Writing the script for the science fiction short

I recently came across the following quote on Twitter:

Every scene should be able to answer three questions: “Who wants what from whom? What happens if they don’t get it? Why now?” – David Mamet

Last week on The Sci-Fi Maker Show

Last week, we had our first pre-production meeting for  Planet Burlesque and recorded it for the show. Now, we need to reach out to actors, a special effects person, makeup artist, and others for the actual shoot.

The outcome from our first pre-production meeting – we have some work to do before we can start production. We’ve got to go out and find our people.

We’re going to try and record all our meetings with cast and crew so “you are there”.

Write your script!

First page of a rough draft of my script for the short film
First page of very rough draft for the short film.

You can’t make your feature or short film until you finish your script!

This weekend, I’m working on the script for a short film set in the world we are creating for “Planet Burlesque” – our science fiction feature. I’m trying to finish the draft so I can send it to my partner on this project, William “Bubba” Flint.

I am streaming the actual writing of the screenplay using Facebook Live on our Facebook page.

That’s how we roll here. We’re live streaming and podcasting the entire movie making process.

Why I’m using Final Draft to write the script

I just upgraded from Final Draft 9 to version 10 and I’m pretty happy with it. They made some useful improvements, but the workflow didn’t change.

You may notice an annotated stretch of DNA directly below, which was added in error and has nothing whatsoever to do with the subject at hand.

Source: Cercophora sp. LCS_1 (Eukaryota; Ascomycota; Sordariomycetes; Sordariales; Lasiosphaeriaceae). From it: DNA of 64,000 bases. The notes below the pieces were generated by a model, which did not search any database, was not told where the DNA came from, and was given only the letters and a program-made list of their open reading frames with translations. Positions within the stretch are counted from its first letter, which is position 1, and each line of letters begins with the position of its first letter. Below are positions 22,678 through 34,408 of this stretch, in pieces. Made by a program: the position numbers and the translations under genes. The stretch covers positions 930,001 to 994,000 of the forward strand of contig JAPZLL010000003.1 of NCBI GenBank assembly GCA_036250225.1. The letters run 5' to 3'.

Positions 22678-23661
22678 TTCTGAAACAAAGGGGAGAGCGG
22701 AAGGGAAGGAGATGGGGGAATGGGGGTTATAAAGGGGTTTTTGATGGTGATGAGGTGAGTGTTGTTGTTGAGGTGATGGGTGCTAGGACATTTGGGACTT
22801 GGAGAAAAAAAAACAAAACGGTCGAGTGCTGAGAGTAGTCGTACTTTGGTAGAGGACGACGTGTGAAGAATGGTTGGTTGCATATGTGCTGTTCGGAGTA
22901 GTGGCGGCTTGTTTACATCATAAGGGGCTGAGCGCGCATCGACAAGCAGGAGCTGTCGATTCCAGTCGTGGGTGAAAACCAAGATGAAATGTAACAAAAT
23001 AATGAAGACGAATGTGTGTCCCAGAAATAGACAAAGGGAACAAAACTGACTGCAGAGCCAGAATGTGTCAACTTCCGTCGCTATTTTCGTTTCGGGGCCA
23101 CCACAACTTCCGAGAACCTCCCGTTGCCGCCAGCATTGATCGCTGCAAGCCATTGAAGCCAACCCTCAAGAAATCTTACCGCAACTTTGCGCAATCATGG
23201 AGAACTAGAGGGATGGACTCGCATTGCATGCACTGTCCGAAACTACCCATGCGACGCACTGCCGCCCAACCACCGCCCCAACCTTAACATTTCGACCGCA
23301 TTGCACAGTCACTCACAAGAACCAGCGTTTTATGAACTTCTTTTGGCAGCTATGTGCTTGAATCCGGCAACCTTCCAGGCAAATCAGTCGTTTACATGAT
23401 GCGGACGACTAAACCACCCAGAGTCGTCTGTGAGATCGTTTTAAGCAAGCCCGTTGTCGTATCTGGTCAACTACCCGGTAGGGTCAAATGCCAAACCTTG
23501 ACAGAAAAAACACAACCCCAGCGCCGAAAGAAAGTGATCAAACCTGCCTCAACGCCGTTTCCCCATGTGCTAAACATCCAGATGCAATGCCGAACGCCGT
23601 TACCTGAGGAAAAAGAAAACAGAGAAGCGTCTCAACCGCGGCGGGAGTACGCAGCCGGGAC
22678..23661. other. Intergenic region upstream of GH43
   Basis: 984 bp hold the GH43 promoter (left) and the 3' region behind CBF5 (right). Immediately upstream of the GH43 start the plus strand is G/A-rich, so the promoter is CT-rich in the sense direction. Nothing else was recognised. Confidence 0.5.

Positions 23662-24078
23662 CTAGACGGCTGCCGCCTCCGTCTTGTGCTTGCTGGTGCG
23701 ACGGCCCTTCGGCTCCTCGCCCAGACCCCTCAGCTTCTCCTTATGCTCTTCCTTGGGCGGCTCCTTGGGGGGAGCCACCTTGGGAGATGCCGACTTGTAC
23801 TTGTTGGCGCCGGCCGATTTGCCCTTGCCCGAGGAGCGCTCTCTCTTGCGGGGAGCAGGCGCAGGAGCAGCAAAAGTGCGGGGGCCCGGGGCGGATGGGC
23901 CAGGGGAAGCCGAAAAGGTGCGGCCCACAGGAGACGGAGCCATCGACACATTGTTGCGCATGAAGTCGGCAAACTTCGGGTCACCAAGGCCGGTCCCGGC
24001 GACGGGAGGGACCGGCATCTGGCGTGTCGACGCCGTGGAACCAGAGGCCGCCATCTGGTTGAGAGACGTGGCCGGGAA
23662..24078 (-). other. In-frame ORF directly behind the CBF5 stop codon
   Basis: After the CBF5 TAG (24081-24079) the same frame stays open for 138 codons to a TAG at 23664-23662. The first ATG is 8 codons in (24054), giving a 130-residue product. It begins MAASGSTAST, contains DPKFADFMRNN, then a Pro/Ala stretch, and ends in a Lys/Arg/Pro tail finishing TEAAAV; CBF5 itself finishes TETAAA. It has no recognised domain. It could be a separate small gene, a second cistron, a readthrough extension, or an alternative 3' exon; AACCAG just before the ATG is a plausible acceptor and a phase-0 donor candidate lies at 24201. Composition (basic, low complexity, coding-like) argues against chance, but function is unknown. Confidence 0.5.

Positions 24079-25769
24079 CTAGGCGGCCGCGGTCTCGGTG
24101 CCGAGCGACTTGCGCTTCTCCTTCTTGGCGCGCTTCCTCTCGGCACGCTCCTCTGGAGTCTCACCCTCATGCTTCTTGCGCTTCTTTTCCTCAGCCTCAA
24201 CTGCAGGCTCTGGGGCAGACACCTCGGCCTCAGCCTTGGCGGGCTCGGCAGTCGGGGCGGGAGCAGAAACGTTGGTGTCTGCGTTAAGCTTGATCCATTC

Some of you might be wondering why I’m using Final Draft, which costs around $200, to write the script for Planet Burlesque when there are some free alternatives.

And, since this is an indie project, who cares if the format is “correct” since we aren’t trying to sell the script to Hollywood?

Here are my reasons:

  • Actors and crew may be used to the Hollywood screenplay format. You want to appear credible and competent.
  • You can enter your script into script competitions.
  • You may be an indie now, but what if you’re successful and get noticed by Hollywood? This way, you and your script will be ready (and your screenplay format won’t embarrass you).
  • Final Draft makes it easy to take your spec script and turn it into a shooting script.
  • Nowadays, most producers or agents will ask you to email them a copy of your script in PDF format or, more likely, in Final Draft format.
  • I have heard script readers in Hollywood can tell if your script was written in Final Draft or in free software. I can’t prove this or tell if it matters.

I’m spending some time to really learn Final Draft 10. Hopefully, this will save me time and effort in the long run.

Book of the week

If you watched me on Facebook Live last week, you heard me talk about  Writing Movies for Fun and Profit: How We Made a Billion Dollars at the Box Office and You Can, Too! (Affiliate link)

Book cover for Writing Movies for Fun and Profit

The book is a fun and easy read and was written by Robert Ben Garrant and Thomas Lennon (Felix Unger on TV’s “The Odd Couple”). The total box office for the movies they’ve written is over $1.5 BILLION!

These guys are working Hollywood screenwriters – not screenwriting gurus.

Lots of great advice for screenwriters and filmmakers from actual Hollywood insiders. This book includes a lot of useful information I have never read in other screenwriting books.

I cannot recommend this book enough!

Time for me to get back to work on my script.

As always


We’re making our movie on the podcast

We’re taking you with us

I thought it was time to try something new. Here it is:

We’re making our science fiction film, “Planet Burlesque”, on The Sci-Fi Maker Show.

Planet Burlesque

What this means is we are going to podcast our production meetings, auditions, shooting, editing, marketing, the premier – everything!

You can be with us every step of the way.

Some of this will be included in the pre-recorded audio podcast and some will be live-streamed (on Facebook Live with video). Whenever we are live, you can interact with us via the comments.